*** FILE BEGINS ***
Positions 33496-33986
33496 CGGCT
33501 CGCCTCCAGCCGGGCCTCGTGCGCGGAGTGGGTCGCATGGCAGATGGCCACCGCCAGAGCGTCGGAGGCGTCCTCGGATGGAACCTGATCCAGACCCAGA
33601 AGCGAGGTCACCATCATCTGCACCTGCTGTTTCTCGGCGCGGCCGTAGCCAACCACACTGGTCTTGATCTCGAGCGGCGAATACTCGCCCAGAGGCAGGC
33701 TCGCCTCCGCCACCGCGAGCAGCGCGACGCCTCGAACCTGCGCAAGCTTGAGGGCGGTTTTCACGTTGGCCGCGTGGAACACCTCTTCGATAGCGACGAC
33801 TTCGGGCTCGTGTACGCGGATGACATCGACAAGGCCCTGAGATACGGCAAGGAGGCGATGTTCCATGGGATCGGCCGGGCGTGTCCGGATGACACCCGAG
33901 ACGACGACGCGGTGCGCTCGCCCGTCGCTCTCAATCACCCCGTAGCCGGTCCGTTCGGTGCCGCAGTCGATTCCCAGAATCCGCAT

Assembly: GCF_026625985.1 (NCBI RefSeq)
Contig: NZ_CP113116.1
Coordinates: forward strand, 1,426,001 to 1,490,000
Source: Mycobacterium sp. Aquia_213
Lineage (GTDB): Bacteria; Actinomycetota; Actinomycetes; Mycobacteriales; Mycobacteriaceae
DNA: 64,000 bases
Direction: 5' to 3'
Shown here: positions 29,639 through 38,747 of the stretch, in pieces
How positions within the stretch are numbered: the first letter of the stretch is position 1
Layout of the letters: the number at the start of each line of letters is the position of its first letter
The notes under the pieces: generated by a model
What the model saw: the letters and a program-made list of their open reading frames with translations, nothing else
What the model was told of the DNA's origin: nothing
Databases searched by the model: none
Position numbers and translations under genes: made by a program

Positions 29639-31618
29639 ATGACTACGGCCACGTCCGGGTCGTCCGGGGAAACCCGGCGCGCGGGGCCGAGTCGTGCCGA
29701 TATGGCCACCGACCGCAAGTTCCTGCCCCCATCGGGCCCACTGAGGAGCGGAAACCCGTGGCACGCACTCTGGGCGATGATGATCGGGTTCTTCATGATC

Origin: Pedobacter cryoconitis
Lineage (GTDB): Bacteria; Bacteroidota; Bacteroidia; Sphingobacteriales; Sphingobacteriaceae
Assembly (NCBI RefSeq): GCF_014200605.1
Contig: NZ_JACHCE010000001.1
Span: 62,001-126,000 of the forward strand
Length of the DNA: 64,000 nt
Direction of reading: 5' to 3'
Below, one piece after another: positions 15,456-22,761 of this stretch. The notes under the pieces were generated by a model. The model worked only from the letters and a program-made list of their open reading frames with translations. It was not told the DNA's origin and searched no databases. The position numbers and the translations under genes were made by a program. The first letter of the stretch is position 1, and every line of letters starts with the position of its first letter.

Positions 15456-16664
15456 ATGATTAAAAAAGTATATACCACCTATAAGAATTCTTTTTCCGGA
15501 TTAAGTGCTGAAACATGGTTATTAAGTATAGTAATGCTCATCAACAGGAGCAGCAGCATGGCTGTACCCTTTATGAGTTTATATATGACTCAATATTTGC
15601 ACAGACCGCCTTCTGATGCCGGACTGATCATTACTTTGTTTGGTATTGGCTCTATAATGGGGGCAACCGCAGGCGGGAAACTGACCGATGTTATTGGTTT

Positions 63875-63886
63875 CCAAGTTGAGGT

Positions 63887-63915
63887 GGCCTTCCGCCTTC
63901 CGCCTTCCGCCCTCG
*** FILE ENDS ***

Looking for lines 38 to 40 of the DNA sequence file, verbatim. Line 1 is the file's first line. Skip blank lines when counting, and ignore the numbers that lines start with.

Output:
Positions 63875-63886
63875 CCAAGTTGAGGT

Positions 63887-63915